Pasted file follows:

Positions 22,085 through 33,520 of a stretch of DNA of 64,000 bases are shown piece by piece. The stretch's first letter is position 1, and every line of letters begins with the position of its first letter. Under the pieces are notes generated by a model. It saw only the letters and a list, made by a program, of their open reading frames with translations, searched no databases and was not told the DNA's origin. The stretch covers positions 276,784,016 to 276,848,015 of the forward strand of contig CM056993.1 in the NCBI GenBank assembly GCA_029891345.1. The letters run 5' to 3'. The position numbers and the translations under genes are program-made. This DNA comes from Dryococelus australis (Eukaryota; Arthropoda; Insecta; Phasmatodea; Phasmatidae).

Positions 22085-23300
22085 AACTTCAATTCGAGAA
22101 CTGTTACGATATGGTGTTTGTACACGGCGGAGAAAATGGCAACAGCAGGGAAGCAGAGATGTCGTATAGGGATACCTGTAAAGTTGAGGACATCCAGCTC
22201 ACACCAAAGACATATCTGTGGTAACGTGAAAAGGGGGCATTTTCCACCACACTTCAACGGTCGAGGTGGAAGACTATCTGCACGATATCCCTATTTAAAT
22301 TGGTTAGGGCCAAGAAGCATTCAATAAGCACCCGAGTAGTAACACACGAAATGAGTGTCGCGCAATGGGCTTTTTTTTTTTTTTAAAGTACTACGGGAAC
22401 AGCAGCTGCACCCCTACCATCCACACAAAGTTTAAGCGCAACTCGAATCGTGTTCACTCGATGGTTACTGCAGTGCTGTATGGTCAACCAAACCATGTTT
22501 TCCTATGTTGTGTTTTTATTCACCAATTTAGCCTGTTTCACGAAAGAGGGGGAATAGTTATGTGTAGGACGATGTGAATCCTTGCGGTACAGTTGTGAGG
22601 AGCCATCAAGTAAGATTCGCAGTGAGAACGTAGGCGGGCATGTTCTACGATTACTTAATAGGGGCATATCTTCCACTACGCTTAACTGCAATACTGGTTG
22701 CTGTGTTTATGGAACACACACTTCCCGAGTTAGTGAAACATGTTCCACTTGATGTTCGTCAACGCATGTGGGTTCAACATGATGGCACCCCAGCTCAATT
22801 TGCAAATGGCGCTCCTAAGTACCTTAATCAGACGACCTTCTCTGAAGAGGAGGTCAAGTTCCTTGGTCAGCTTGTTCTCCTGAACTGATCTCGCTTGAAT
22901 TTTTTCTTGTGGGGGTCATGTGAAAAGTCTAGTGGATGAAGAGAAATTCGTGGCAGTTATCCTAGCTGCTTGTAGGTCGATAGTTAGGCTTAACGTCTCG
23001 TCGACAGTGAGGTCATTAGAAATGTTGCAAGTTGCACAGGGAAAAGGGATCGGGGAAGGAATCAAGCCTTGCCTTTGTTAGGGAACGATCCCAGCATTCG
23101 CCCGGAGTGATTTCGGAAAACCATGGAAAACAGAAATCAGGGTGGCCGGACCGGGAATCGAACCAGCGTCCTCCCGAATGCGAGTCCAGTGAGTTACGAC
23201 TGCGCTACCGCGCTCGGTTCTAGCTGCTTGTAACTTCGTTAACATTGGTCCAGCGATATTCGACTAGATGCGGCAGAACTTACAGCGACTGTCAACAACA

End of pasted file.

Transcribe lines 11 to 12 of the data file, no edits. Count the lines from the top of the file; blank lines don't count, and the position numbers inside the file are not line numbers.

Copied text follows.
22801 TGCAAATGGCGCTCCTAAGTACCTTAATCAGACGACCTTCTCTGAAGAGGAGGTCAAGTTCCTTGGTCAGCTTGTTCTCCTGAACTGATCTCGCTTGAAT
22901 TTTTTCTTGTGGGGGTCATGTGAAAAGTCTAGTGGATGAAGAGAAATTCGTGGCAGTTATCCTAGCTGCTTGTAGGTCGATAGTTAGGCTTAACGTCTCG